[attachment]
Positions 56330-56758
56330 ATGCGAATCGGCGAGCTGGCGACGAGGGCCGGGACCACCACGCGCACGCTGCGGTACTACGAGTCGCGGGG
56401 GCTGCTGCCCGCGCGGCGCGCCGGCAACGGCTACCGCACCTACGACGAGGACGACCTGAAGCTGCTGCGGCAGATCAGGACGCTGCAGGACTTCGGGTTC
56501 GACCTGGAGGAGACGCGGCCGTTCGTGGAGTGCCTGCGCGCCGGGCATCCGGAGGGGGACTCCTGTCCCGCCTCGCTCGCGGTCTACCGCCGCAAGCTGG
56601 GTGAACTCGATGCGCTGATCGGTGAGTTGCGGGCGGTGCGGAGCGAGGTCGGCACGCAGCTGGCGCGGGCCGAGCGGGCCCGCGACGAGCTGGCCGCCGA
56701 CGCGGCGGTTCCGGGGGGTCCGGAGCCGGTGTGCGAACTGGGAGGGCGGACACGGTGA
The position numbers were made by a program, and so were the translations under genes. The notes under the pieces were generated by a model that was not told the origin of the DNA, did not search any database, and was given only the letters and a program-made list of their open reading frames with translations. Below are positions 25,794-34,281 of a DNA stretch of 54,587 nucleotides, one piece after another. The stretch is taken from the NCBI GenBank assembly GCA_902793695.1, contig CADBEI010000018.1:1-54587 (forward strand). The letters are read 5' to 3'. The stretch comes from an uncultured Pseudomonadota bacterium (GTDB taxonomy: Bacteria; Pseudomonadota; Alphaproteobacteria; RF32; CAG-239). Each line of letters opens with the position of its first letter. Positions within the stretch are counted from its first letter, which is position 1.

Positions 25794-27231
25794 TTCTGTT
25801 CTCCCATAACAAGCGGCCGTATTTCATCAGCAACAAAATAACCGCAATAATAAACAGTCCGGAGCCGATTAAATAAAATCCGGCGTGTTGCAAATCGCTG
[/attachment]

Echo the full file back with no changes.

Positions 56330-56758
56330 ATGCGAATCGGCGAGCTGGCGACGAGGGCCGGGACCACCACGCGCACGCTGCGGTACTACGAGTCGCGGGG
56401 GCTGCTGCCCGCGCGGCGCGCCGGCAACGGCTACCGCACCTACGACGAGGACGACCTGAAGCTGCTGCGGCAGATCAGGACGCTGCAGGACTTCGGGTTC
56501 GACCTGGAGGAGACGCGGCCGTTCGTGGAGTGCCTGCGCGCCGGGCATCCGGAGGGGGACTCCTGTCCCGCCTCGCTCGCGGTCTACCGCCGCAAGCTGG
56601 GTGAACTCGATGCGCTGATCGGTGAGTTGCGGGCGGTGCGGAGCGAGGTCGGCACGCAGCTGGCGCGGGCCGAGCGGGCCCGCGACGAGCTGGCCGCCGA
56701 CGCGGCGGTTCCGGGGGGTCCGGAGCCGGTGTGCGAACTGGGAGGGCGGACACGGTGA
The position numbers were made by a program, and so were the translations under genes. The notes under the pieces were generated by a model that was not told the origin of the DNA, did not search any database, and was given only the letters and a program-made list of their open reading frames with translations. Below are positions 25,794-34,281 of a DNA stretch of 54,587 nucleotides, one piece after another. The stretch is taken from the NCBI GenBank assembly GCA_902793695.1, contig CADBEI010000018.1:1-54587 (forward strand). The letters are read 5' to 3'. The stretch comes from an uncultured Pseudomonadota bacterium (GTDB taxonomy: Bacteria; Pseudomonadota; Alphaproteobacteria; RF32; CAG-239). Each line of letters opens with the position of its first letter. Positions within the stretch are counted from its first letter, which is position 1.

Positions 25794-27231
25794 TTCTGTT
25801 CTCCCATAACAAGCGGCCGTATTTCATCAGCAACAAAATAACCGCAATAATAAACAGTCCGGAGCCGATTAAATAAAATCCGGCGTGTTGCAAATCGCTG